Bank fines post 2008 crash

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Prabhat Singh's picture
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The last of the two destiny-altering events (the other of course being 9/11) of this century took place 6 years ago, on September 15, 2008, when Lehmann Brothers went bankrupt. The avalanche triggered by that event hasn’t exactly abated yet.

In the aftermath of the financial collapse, regulators have finally woken up from their long and deep slumber, which was happily induced by the boom years preceding the crisis. Almost in vengeance, they have levied some of the most mind-boggling penalties on banks for their role in the crisis. Below I have chronicled some of them.

The regulators have been most benevolent to Bank of America, slapping it with fines worth USD 57 Billion. Perhaps not coincidentally, the same bank has also been slapped with the highest ever single penalty, worth over USD 16.5 Billion. Looking at the data year-wise, the fines jumped by near 10 times from 2011 to 2012, and have continued to shoot ever since.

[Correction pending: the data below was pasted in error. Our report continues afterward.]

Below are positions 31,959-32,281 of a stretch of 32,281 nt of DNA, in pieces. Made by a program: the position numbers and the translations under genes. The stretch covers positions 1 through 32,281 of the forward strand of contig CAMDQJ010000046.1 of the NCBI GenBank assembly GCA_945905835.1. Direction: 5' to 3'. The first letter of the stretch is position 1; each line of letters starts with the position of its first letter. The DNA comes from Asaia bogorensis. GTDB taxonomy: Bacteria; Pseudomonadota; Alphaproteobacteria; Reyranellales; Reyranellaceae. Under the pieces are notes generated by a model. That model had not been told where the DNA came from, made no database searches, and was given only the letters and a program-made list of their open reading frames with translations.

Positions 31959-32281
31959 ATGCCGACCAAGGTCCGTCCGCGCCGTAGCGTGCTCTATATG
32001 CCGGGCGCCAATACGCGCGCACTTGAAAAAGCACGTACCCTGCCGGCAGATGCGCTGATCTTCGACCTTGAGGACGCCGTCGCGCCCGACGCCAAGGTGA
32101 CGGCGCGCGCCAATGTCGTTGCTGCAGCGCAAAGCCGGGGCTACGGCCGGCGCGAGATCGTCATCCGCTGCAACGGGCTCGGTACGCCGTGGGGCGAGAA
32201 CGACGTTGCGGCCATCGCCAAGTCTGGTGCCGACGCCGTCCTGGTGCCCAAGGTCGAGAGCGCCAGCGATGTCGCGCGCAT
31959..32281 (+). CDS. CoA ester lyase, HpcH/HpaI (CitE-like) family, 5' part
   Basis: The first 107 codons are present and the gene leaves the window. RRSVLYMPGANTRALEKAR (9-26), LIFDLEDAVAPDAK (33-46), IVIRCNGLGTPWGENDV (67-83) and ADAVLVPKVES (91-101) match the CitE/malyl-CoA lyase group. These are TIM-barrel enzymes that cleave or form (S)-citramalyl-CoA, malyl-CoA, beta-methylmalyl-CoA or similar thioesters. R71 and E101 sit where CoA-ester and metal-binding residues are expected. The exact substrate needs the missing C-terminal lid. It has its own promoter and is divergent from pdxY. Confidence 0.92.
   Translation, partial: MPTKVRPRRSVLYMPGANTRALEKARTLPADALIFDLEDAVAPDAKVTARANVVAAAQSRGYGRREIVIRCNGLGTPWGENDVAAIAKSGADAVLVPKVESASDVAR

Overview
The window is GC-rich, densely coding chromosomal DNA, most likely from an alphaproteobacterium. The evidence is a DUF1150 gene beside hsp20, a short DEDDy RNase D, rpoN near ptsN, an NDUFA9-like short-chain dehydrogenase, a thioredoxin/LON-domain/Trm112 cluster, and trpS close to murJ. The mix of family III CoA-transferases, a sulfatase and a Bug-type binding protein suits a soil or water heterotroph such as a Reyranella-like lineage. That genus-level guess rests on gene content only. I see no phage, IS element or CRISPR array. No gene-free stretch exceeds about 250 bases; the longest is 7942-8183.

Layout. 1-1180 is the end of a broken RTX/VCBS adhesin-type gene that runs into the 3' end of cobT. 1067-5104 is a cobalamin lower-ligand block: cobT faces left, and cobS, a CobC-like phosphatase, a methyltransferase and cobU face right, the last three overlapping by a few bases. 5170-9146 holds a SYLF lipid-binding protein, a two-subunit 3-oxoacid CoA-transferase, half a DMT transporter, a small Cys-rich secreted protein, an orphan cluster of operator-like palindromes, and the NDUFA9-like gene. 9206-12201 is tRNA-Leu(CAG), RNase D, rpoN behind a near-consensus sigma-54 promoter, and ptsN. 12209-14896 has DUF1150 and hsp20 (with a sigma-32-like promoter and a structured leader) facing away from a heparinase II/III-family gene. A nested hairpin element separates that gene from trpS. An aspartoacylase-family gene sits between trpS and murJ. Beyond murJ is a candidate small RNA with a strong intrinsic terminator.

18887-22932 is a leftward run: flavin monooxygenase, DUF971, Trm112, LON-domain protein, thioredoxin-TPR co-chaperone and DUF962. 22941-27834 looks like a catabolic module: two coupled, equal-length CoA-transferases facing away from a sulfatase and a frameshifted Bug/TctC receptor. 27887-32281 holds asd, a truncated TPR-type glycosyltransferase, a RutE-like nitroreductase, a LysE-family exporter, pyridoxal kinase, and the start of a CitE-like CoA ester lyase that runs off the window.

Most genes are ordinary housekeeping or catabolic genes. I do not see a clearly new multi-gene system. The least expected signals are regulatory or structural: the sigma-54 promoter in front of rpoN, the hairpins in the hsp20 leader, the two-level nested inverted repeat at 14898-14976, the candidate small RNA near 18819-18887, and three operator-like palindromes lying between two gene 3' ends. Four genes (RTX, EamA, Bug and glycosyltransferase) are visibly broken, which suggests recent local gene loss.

To paraphrase Keynes- “The boom, not the slump, is the right time for caution at the Regulators.” Alas, words of great men transcend the barriers of time.